A man in an old-fashioned tuxedo knocks on the door of a first-grade Seattle classroom. The teacher ushers him in and he totters across the room and groans as he settles in a chair. The 6-year-olds wait, bug-eyed. "I suppose you're all wondering who I am," he almost whispers. "Well, most people who know me, including my wife Flo, call me Old John."
Old John then
tells a story about the Apollo 11 moon shot - ancient history to
the kids - and how the Earth looked like a small and fragile place
from the moon. Old John digs into his bulging denim sack, but he
doesn't pull out moon rocks. He shows them a glass milk bottle, an
old-fashioned razor, then some cloth napkins, a metal lunch pail,
even a cloth diaper. Peppered with lots of questions, he explains
how each of the dumped items can be reused. He compares them to
their modern throwaway counterparts.
diapers," he says. "It actually takes more water to make one of
those disposable diapers than to wash 10 to 15 of these cloth jobs
Old John is the brainchild of a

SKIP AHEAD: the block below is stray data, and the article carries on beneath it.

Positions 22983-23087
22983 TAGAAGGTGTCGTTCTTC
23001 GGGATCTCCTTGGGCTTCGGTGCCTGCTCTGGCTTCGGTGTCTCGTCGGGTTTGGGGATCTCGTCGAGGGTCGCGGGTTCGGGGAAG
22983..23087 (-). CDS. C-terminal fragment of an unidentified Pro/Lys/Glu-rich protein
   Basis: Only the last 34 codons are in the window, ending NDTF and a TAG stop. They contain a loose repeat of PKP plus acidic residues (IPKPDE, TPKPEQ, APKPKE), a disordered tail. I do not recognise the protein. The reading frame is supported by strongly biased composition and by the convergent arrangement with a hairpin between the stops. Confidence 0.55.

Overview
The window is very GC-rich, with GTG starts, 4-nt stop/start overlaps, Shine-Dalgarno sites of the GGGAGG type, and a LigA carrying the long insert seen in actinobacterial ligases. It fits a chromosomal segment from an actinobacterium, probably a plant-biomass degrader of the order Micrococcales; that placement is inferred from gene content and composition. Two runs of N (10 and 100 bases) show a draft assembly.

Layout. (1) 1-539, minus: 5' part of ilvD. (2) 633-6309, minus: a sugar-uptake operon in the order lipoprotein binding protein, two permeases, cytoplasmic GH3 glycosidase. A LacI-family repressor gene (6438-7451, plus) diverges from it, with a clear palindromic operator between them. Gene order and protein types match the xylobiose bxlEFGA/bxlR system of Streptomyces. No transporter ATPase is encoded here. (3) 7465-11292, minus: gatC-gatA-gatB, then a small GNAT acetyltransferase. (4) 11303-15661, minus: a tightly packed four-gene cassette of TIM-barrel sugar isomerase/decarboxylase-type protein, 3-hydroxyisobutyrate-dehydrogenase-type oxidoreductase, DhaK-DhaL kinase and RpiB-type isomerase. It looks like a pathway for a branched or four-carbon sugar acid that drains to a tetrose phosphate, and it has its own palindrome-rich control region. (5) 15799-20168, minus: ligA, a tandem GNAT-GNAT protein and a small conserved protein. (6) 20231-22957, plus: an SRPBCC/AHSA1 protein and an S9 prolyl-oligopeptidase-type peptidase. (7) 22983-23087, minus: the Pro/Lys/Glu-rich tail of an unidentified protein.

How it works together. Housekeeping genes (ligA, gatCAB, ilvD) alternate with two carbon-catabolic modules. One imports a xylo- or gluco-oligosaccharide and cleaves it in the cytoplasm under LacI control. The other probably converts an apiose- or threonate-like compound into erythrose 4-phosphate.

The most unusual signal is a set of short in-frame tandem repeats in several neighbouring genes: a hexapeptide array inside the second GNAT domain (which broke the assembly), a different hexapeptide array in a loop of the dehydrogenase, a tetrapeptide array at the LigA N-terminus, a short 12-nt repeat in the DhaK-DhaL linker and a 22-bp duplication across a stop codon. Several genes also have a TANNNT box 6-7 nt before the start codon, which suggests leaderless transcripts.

considerably younger actor named Loren Foss who in real life works
for the Mountaineers, a Northwestern conservation and outdoor
recreation group founded in 1906. While most environmental groups
offer nature hikes, the Mountaineers wanted to do something to
reach children in school. Conservation for Kids started in 1992
with two characters - Old John, who visits first-graders, and
ex-logger Archie Mattox, who visits fifth- and sixth-graders.
Loren's swaggering Mattox character tackles some
tougher issues: Why should we save forests and reduce wood
consumption, even though it might put some people out of work? Both
characters come with a curriculum packet for the teacher so the
lessons can continue after the visit. Foss pays visits to more than
a hundred Seattle-area schools each year and he's now training
others in those roles so the program can expand even more.
For adults, the Mountaineers offers the
Northwest Environmental Issues course. Taught by natural resource
experts, the nine sessions involve group discussions, guided field
trips and service work. Since it started three years ago, the
course has reached almost 300 people.
information, contact the Mountaineers, 300 Third Avenue West,
Seattle, WA 98119 (206/284-6310).